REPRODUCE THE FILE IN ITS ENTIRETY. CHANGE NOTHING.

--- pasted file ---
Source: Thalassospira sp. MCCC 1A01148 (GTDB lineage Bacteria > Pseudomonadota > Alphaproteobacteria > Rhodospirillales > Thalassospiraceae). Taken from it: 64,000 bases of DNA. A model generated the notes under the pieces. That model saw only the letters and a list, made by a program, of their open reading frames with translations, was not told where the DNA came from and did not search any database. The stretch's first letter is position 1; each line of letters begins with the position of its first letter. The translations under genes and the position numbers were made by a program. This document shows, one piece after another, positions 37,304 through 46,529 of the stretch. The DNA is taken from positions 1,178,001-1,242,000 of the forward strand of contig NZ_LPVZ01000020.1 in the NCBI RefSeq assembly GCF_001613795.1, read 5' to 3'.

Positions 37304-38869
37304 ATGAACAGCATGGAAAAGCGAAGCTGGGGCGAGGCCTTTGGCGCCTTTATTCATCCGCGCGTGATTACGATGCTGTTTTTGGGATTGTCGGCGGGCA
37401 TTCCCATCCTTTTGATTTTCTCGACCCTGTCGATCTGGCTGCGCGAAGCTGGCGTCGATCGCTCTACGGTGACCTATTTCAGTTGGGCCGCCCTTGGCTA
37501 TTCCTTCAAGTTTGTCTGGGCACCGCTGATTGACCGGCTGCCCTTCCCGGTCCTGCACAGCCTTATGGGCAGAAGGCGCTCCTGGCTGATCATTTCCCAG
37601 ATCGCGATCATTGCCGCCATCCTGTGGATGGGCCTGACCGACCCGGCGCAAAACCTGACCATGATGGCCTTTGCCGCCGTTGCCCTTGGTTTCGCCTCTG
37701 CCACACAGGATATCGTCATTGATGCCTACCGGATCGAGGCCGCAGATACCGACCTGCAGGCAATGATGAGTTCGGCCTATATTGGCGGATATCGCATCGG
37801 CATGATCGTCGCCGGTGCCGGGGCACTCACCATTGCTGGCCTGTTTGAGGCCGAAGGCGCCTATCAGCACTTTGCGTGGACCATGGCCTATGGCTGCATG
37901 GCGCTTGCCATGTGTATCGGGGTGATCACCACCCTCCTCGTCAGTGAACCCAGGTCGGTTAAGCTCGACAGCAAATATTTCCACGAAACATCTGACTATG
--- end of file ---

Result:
Source: Thalassospira sp. MCCC 1A01148 (GTDB lineage Bacteria > Pseudomonadota > Alphaproteobacteria > Rhodospirillales > Thalassospiraceae). Taken from it: 64,000 bases of DNA. A model generated the notes under the pieces. That model saw only the letters and a list, made by a program, of their open reading frames with translations, was not told where the DNA came from and did not search any database. The stretch's first letter is position 1; each line of letters begins with the position of its first letter. The translations under genes and the position numbers were made by a program. This document shows, one piece after another, positions 37,304 through 46,529 of the stretch. The DNA is taken from positions 1,178,001-1,242,000 of the forward strand of contig NZ_LPVZ01000020.1 in the NCBI RefSeq assembly GCF_001613795.1, read 5' to 3'.

Positions 37304-38869
37304 ATGAACAGCATGGAAAAGCGAAGCTGGGGCGAGGCCTTTGGCGCCTTTATTCATCCGCGCGTGATTACGATGCTGTTTTTGGGATTGTCGGCGGGCA
37401 TTCCCATCCTTTTGATTTTCTCGACCCTGTCGATCTGGCTGCGCGAAGCTGGCGTCGATCGCTCTACGGTGACCTATTTCAGTTGGGCCGCCCTTGGCTA
37501 TTCCTTCAAGTTTGTCTGGGCACCGCTGATTGACCGGCTGCCCTTCCCGGTCCTGCACAGCCTTATGGGCAGAAGGCGCTCCTGGCTGATCATTTCCCAG
37601 ATCGCGATCATTGCCGCCATCCTGTGGATGGGCCTGACCGACCCGGCGCAAAACCTGACCATGATGGCCTTTGCCGCCGTTGCCCTTGGTTTCGCCTCTG
37701 CCACACAGGATATCGTCATTGATGCCTACCGGATCGAGGCCGCAGATACCGACCTGCAGGCAATGATGAGTTCGGCCTATATTGGCGGATATCGCATCGG
37801 CATGATCGTCGCCGGTGCCGGGGCACTCACCATTGCTGGCCTGTTTGAGGCCGAAGGCGCCTATCAGCACTTTGCGTGGACCATGGCCTATGGCTGCATG
37901 GCGCTTGCCATGTGTATCGGGGTGATCACCACCCTCCTCGTCAGTGAACCCAGGTCGGTTAAGCTCGACAGCAAATATTTCCACGAAACATCTGACTATG